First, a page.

Record number of rainbow trout returning to the Columbia River | Washington

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Their population has been devastated by habitat destruction, including the construction of hydroelectric dams on the Columbia and Snake rivers, as well as overfishing and climate change. The high water temperatures on the Columbia and Snake rivers were also detrimental, as much of the northwest faced excessive heat and relentless drought.

Commissioners and staff from the Oregon and Washington departments of fishing and wildlife met virtually on Friday to discuss options to limit the damage. Most fisheries on the Columbia require anglers to release any rainbow trout they catch this fall.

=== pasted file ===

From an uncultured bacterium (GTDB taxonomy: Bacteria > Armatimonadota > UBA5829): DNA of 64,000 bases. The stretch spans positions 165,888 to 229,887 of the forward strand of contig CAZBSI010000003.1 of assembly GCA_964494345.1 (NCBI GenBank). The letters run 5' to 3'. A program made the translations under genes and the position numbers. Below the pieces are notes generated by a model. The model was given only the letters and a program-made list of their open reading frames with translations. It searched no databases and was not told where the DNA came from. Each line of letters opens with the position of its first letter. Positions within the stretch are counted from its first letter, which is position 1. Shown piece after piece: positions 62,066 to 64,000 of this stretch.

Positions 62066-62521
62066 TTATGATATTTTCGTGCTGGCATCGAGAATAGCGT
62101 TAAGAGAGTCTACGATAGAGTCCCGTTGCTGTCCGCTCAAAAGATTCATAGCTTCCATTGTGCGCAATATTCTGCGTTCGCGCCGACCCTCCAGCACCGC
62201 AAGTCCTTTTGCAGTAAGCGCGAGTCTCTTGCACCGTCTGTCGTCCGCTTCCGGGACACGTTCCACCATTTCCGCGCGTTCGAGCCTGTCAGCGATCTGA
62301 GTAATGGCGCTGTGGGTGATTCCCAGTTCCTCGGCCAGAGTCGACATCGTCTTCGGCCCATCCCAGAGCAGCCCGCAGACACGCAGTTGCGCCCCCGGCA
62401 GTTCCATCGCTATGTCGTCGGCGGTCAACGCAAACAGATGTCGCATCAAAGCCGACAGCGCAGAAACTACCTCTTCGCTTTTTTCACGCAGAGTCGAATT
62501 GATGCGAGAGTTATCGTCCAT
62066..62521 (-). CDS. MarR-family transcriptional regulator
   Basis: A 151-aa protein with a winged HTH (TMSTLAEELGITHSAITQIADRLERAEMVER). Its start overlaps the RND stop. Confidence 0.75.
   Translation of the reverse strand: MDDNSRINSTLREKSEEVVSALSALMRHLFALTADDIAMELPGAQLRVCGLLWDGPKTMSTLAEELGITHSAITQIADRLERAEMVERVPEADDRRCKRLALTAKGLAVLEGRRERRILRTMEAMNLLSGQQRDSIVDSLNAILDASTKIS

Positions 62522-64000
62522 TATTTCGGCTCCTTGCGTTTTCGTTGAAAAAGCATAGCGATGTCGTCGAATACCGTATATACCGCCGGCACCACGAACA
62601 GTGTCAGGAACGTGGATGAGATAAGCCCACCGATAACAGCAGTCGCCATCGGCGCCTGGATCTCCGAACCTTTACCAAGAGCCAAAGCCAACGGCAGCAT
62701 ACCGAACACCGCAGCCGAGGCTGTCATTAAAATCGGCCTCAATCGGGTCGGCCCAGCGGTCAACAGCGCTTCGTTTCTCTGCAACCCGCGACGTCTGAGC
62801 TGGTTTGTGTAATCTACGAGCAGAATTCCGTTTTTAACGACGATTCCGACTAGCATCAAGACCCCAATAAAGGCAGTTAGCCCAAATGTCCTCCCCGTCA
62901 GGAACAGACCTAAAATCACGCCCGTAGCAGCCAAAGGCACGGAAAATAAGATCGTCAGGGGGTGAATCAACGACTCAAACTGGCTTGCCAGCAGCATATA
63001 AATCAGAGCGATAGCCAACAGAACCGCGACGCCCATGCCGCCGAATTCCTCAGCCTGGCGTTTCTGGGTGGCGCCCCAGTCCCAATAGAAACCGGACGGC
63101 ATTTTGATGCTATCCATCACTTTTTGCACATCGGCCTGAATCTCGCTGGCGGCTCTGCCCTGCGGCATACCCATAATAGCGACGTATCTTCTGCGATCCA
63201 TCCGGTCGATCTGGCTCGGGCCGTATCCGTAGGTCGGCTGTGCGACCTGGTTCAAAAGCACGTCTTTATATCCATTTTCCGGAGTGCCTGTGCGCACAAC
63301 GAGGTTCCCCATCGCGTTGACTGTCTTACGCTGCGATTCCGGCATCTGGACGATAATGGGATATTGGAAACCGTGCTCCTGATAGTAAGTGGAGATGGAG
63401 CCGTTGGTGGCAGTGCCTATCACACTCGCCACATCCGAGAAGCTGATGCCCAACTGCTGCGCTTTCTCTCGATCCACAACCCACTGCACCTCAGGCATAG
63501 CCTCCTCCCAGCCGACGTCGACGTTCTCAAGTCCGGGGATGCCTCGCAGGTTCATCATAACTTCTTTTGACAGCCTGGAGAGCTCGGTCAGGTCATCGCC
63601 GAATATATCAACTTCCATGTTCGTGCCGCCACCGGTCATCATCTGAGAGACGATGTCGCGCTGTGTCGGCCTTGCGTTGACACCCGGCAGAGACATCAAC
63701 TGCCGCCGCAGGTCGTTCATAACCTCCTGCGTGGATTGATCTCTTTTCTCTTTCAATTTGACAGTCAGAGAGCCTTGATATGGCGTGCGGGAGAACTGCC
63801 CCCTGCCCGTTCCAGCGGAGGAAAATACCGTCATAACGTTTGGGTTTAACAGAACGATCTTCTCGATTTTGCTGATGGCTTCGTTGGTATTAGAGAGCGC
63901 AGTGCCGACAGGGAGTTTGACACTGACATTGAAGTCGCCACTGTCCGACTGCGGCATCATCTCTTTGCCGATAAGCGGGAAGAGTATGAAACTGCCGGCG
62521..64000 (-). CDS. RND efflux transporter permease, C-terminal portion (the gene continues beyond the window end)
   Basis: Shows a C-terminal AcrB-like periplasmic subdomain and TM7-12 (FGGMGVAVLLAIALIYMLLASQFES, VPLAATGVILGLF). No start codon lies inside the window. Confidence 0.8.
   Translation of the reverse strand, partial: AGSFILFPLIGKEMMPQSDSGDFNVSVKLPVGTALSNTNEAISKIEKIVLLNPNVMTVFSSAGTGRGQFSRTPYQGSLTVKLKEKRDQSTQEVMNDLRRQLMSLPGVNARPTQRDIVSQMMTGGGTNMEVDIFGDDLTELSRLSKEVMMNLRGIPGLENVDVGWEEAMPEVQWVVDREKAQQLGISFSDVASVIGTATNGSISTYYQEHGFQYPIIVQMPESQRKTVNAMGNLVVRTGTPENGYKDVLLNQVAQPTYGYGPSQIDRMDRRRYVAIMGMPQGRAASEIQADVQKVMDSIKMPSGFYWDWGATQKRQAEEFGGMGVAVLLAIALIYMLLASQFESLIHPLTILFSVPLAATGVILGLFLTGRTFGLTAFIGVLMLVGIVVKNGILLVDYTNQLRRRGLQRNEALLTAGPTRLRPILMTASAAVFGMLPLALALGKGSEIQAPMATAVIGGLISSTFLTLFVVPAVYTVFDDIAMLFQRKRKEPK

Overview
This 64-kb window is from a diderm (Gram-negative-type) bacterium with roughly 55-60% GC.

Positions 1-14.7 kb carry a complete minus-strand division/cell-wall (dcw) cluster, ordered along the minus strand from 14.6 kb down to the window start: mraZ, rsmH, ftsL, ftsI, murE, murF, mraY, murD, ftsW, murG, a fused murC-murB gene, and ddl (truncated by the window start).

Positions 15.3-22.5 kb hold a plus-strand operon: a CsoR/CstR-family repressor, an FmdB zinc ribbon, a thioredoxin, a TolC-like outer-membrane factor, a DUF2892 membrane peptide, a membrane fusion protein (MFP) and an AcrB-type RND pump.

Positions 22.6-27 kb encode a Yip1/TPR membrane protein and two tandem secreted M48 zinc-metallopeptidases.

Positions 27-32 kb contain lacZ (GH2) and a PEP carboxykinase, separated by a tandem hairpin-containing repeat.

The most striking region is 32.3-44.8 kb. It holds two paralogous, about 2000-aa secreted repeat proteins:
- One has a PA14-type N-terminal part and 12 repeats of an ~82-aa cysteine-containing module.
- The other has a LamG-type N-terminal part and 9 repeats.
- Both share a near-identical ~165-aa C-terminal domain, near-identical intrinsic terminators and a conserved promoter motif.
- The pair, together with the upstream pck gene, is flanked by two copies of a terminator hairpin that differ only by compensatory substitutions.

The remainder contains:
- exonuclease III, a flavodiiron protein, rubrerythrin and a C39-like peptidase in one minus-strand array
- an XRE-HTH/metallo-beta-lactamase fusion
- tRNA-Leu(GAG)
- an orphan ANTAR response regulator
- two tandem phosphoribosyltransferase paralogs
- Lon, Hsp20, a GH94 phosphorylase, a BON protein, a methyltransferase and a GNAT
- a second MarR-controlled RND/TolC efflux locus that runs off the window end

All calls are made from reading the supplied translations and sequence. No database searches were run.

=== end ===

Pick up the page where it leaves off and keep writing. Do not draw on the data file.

“There just aren’t many places to make big savings,” said Ryan Lothrop, Columbia River Fisheries Officer in Washington.

The groups that wrote the letter to the commissioners say that is not true. They say shutting down the recreational rainbow trout fishery completely for the fall could prevent unnecessary fish deaths – and fishermen would benefit.

“(We) just don’t believe that the ESA-listed rainbow trout fishery during their worst comeback on record is appropriate for these fish or future generations of fishermen,” the letter said. “For a species that has provided generations of memorable fishing experiences, asking anglers to sit down a season is reasonable and necessary given the circumstances.”

Signatories to the letter included representatives from the Native Fish Society, Friends of the Clearwater, Wild Fish Conservancy, North Umpqua Foundation and Fly Fishers International, in addition to The Conservation Angler.


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